In addition to verifying the veracity of others’ pedigrees, you will also want to protect yourself from pitfalls in your own work, including plagiarism and copyright violation. Plagiarism in genealogy is the innocent or intentional use of someone else’s words or ideas without giving appropriate credit to that person. Even if an idea, rather than the exact words or text, is used, a source should be cited. If the exact words are used, cite the source and surround the text with quotation marks or, if the quote is more than a few sentences, use the block indent as shown next:
- Don’t drag-and-drop too much from the Web into your notes. It’s hard to keep straight just who wrote what, and it invites trouble. When you do drag-and-drop some material, it’s important to have a consistent system to mark someone else’s words and ideas and where they came from. You need to identify the source page, first in your notes and later in your papers.
In summary, employ two rules to avoid plagiarism: (1) always give full credit to the person or source from which the material or text originated; and (2) when quoting another’s words, use quotation marks or block indent.
Legalities and Copyright
There are essentially three federal legal issues that concern the family historian: the Freedom of Information Act (FOIA), the Privacy Act, and the Copyright Law. A working knowledge about these legalities is important for family historians because they determine what records may be accessed and the format in which the collected information may be used. While it is not feasible to address all of the legal questions that one might encounter in conducting genealogical research, a few points about each are worth considering.
Freedom of Information Act
The Freedom of Information Act (FOIA) generally provides that any person has a right, enforceable in court, of access to federal agency records, except certain exempted or excluded records. The FOIA does not affect local or state records; most states have their own laws covering these records. Details about the FOIA are available through the National Archives website.
Understanding privacy rights enables researchers to determine who has access to records. Broadly stated, the purpose of the Privacy Act is to balance the government’s need to maintain information about individuals with rights of the individuals to be protected against unwarranted invasions of their privacy stemming from federal agencies’ collection, maintenance, use, and disclosure of personal information about them. The Privacy Act of 1974 provides for disclosure of, and personal access to, all federal records containing personal information, regulates their transfer to others, and allows for legal remedies in cases of their misuse under the law.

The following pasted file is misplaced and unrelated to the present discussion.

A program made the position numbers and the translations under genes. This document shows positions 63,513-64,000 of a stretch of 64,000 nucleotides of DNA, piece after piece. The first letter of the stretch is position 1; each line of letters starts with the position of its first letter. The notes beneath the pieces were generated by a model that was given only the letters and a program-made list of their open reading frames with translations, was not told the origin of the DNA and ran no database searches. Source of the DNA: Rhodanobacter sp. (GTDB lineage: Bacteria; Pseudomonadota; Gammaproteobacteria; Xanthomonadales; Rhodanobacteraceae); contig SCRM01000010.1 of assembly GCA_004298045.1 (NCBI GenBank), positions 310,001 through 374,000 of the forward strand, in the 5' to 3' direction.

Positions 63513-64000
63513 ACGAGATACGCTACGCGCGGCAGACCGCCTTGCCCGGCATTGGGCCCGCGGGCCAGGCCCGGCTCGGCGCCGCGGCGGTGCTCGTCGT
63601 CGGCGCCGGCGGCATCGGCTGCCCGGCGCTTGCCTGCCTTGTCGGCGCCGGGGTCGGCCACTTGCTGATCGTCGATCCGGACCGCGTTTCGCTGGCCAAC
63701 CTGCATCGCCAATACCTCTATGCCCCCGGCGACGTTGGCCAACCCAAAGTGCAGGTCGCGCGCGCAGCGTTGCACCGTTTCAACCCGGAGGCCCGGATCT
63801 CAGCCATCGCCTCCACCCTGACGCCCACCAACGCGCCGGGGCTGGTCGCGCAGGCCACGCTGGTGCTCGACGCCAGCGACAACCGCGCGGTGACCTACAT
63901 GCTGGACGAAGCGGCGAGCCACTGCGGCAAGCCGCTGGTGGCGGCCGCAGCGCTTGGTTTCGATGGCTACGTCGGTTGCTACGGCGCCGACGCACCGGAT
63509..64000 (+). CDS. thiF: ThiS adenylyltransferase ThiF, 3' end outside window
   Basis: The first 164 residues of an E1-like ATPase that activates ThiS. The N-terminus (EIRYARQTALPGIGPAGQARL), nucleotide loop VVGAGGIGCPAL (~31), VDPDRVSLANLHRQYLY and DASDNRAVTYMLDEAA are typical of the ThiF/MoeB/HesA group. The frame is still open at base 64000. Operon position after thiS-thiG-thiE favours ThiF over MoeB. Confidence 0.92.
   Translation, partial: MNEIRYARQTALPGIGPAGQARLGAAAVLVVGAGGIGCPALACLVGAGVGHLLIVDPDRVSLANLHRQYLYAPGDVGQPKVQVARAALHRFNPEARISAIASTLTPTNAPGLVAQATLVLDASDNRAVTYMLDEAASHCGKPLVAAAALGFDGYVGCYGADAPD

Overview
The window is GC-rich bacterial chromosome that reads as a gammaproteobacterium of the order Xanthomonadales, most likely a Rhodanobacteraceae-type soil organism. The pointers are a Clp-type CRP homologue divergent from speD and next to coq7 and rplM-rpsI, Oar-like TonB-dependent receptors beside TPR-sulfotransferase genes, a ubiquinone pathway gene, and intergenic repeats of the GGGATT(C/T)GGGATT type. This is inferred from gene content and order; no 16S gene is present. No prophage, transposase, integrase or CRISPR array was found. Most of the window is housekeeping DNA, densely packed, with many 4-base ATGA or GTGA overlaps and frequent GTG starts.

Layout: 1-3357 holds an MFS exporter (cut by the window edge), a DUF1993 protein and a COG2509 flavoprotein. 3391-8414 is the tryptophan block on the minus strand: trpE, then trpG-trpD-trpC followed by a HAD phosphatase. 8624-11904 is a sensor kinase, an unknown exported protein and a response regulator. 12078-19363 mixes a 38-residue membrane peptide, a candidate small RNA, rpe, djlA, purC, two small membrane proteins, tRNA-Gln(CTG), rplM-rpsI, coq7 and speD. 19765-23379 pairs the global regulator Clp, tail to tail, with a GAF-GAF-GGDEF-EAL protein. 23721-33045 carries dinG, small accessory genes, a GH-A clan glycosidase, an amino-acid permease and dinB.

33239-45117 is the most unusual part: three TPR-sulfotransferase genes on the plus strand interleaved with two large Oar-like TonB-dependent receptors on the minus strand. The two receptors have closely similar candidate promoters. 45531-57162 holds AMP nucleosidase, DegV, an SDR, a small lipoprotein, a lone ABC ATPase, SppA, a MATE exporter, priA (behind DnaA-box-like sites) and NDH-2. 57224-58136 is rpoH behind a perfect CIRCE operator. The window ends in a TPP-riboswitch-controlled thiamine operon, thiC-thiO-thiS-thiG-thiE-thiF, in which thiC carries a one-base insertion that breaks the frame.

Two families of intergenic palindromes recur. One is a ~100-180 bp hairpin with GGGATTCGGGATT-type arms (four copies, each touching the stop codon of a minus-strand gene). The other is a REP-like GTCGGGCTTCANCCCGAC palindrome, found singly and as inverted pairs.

Current guidelines for FOIA and the Privacy Act are available as A Citizen’s Guide on Using the Freedom of Information Act and the Privacy Act of 1974 to Request Government Records.
As you create notes, summaries, or even a published family history, you will need to know what works—or portions of works—are protected under federal law. The law defines how certain photographs and other illustrations, and many intellectual works such as musical or dramatic creations, may not be used without written permission. You will also want to know how the work you seek to publish or otherwise share is protected. For example, facts are not copyrightable. Because much of genealogy is the discovery of facts, much of what you might choose to publish will not be under copyright protection. A researcher can own the arrangement of facts, but this does not mean that because you arranged your family’s information in pedigree charts and family group sheets or in a family tree computer program that the items you created are copyrightable. To learn more about the Copyright Law and how it affects your work, visit the U.S. Copyright office.
- Defined in “Charlemagne or Charlatan: Case Studies in Genealogical Fraud” (paper presented at the 1994 Federation of Genealogical Societies/Virginia Genealogical Society conference in Richmond, Virginia). See also Gordon L. Remington, “A Royal Genealogical Fraud: Prince ‘Petros Palaeologos’ of the Isle of Wight,” Genealogical Journal 32, no. 4 (2004): 154–57; and “Gustav Anjou in Cyberspace,” Association of Professional Genealogists Quarterly 18 (December 2003): 151–55.
- Charles Lipson, Doing Honest Work in College (Chicago: University of Chicago Press, 2004), 13.